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Ancient Mounds, Modern Meanings

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dc.contributor.author Sweeney, Mark E.
dc.date.accessioned 2009-08-18T20:49:30Z
dc.date.available 2009-08-18T20:49:30Z
dc.date.issued 2003-04-28
dc.identifier.uri http://digital.library.wisc.edu/1793/35938
dc.description.abstract Students at the University of Wisconsin and other residents of Madison encounter effigy mounds on an almost daily basis as they move throughout campus and the city. Mounds can be found on Observatory Hill (see Figure 1), near the Lakeshore path, in Elmside Park, and throughout the city, Dane County, and the rest of Southern Wisconsin. But what do these mounds mean? Archaeologists can offer some explanations as to the motivation of the mounds' builders, but they cannot explain what the mounds mean today or how the function in our society. This honors thesis begins to answer this question. I examine two effigy mound landscapes, Effigy Mounds National Monument (EMNM), and Bear Mound Park. en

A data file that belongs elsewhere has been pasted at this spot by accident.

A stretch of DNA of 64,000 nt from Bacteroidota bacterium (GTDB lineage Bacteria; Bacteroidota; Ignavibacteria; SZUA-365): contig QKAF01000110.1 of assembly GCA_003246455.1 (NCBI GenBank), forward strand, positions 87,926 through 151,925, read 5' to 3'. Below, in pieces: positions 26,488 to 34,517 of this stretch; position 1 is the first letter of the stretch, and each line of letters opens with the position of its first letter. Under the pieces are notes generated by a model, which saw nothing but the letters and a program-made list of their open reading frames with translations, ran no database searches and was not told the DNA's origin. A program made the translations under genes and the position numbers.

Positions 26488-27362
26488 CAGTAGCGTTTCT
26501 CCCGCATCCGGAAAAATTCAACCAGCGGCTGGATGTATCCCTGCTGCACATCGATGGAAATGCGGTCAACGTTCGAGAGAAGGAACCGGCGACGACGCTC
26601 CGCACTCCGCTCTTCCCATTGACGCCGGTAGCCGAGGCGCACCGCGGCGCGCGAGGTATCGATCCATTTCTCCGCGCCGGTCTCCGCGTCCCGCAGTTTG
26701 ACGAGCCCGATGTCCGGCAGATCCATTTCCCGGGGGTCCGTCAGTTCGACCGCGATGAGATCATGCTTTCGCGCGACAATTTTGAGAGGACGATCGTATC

dc.description.provenance Made available in DSpace on 2009-08-18T20:49:30Z (GMT). No. of bitstreams: 1 Sweeney,Mark(2003).pdf: 2450339 bytes, checksum: 3dc3195b4644921a71eefb521e50ef8c (MD5) Previous issue date: 2003-04-28 en
dc.description.provenance Submitted by Thomas Tews (ttews@library.wisc.edu) on 2009-08-18T20:49:30Z No. of bitstreams: 1 Sweeney,Mark(2003).pdf: 2450339 bytes, checksum: 3dc3195b4644921a71eefb521e50ef8c (MD5) en
dc.language.iso en_US
dc.subject Bear Mound Park en
dc.subject Effigy mounds en
dc.subject Effigy Mounds National Monument en
dc.title Ancient Mounds, Modern Meanings en
dc.type Thesis en

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